Opera CTO Sees Open Video Formats as Key to Web’s Future
With all the fervor over HTML5 video, the death of Flash and the future of open video on the web we thought it might be helpful to ask the man who proposed the HTML5 video tag for his opinion on the matter.
It shouldn’t be any great surprise that Opera CTO Hakon Lie — famous for denouncing Microsoft and championing the free, open web — believes HTML5 needs a royalty free video codec.
“The <video> element in HTML5, which Opera proposed and demonstrated in early 2007, points to the future — but only when combined with a free and open video format,” Lie tells Webmonkey in an e-mail.
In other words, a tag for video in HTML5 is not enough; in order for HTML5 to have any real benefit over Flash, the web needs a free and open video format all browsers can play. Currently, Opera and Firefox support Ogg Theora, which is believed to be free of patents and thus, open and royalty-free. The quality of Ogg video is rapidly approaching that of competing technologies. Unfortunately, Apple and Google have opted to support H.264, which has licensing fees attached. Even though the group that holds the licensing rights to the format, MPEG LA, recently extended its royalty deadline to 2016, it’s a move many believe is designed to make H.264 more appealing and undercut any further interest in Ogg Theora.
Yet Lie feels that perhaps the most important part of the web’s success is that no single company can control it.
“No vendor or licensing cartel should be able to charge for using web standards,” Lie says.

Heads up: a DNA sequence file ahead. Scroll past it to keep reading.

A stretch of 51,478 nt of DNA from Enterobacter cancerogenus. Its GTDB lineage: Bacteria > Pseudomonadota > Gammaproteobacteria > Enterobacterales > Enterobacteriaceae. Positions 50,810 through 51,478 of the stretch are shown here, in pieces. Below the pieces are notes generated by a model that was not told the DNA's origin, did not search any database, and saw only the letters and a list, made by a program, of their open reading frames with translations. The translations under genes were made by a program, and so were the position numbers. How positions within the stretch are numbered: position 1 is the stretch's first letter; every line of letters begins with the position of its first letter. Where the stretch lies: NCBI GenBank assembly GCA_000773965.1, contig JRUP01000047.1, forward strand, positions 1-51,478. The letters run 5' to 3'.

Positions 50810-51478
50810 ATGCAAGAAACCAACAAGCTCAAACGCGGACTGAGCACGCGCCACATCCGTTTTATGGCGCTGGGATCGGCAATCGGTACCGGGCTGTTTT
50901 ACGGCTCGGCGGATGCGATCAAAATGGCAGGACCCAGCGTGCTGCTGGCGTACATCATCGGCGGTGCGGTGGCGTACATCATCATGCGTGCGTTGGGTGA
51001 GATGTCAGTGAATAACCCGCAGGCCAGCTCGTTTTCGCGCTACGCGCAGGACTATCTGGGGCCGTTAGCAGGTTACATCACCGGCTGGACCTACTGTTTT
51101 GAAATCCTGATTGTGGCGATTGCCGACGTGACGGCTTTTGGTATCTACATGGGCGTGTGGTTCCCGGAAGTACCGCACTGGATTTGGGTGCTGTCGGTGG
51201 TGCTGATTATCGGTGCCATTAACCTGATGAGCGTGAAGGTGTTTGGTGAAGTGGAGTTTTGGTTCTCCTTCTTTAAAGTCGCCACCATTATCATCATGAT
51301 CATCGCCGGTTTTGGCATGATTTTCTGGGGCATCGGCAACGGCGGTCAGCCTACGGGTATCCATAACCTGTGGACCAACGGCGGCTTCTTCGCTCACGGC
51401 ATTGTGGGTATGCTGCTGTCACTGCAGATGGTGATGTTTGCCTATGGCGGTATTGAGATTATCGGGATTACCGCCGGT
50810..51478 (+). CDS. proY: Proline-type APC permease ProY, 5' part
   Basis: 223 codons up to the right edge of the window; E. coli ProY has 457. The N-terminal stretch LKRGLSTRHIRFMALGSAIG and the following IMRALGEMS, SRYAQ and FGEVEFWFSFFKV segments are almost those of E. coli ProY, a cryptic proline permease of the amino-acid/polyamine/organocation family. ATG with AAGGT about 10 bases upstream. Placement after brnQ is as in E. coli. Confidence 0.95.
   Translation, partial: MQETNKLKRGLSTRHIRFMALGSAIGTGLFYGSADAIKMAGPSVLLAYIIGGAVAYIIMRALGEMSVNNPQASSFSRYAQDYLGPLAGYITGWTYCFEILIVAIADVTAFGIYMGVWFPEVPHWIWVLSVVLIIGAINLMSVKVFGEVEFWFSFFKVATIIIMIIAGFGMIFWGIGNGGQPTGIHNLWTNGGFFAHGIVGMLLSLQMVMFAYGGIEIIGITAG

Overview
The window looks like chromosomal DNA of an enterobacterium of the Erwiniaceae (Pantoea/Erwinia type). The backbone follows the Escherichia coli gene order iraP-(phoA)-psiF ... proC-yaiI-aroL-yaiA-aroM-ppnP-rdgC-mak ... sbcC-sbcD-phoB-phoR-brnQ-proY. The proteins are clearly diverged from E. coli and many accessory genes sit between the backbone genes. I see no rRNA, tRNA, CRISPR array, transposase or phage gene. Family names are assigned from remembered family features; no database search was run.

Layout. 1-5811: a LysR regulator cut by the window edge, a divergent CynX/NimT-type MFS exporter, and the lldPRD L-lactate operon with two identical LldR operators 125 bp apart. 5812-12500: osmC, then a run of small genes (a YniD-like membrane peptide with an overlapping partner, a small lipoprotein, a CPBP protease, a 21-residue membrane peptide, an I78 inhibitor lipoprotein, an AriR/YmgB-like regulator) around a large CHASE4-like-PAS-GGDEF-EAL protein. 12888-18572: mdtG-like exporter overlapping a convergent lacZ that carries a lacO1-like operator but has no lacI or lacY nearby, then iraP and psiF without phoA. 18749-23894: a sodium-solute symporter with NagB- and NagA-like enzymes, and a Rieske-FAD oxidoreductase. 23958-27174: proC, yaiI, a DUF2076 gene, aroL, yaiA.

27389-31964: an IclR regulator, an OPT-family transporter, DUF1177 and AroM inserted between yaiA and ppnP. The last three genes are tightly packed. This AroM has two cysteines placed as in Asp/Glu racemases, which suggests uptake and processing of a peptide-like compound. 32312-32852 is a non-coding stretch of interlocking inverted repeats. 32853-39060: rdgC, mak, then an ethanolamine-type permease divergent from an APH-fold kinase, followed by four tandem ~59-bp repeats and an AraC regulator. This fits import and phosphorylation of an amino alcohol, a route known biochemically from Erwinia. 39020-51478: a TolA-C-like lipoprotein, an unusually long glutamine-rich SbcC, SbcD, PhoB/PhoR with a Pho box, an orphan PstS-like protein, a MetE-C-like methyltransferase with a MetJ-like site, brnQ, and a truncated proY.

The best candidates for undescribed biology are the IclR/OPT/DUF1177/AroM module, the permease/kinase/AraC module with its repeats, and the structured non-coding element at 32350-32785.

Imagine for a moment if the JPEG image format has the same royalty structure as H.264. Sites like Flickr, Picasa or even Facebook would probably not exist given the potential costs that such sites would incur.
Unfortunately, since Apple and Google have thus far decided to marginalize Ogg Theora, the debate over the future of HTML5 video is at something of a deadlock. Current viable solutions include options like Video For Everybody which works in all browsers but requires content producers to create two videos — one in H.264 and one in Ogg Theora. That scenario brings the web full circle to same dilemma that led to developers embracing Flash for web video — one video, one player, one solution.
So is there a way out? There are several, actually.
It’s possible that, with Opera and Mozilla supporting Theora, something as simple as YouTube offering Theora-encoded video could force MPEG LA to make even more concessions and further alter the royalty structure of H.264.
It’s also possible that in the next six years — the time until H.264′s royalty fees kick in — that something entirely new will come along. However, it’s worth pointing out that the MPEG LA consortium governs almost 2000 video encoding patents. The odds of anyone creating an entirely new way of encoding video that doesn’t somehow infringe on at least one of those patents is pretty slim.
Proponents of free open web video (including Webmonkey) have suggested in the past that, should Google’s pending acquisition of video technology maker On2 go through, Google might have an opportunity to change things. On2 makes a codec called VP8, and if Google were to release VP8 as a free, open source codec, it could significantly alter the video landscape. After all, Google owns YouTube and puts out the Chrome browser, so adoption would get a huge kick-start. Unfortunately, it’s equally possible that VP8 could violate some of the MPEG-LA patents, nullifying its benefit.
For the time being at least, Ogg Theora remains the best choice for free, open video on the web.
SMPTE color bars by Denelson83/Wikimedia Commons, CC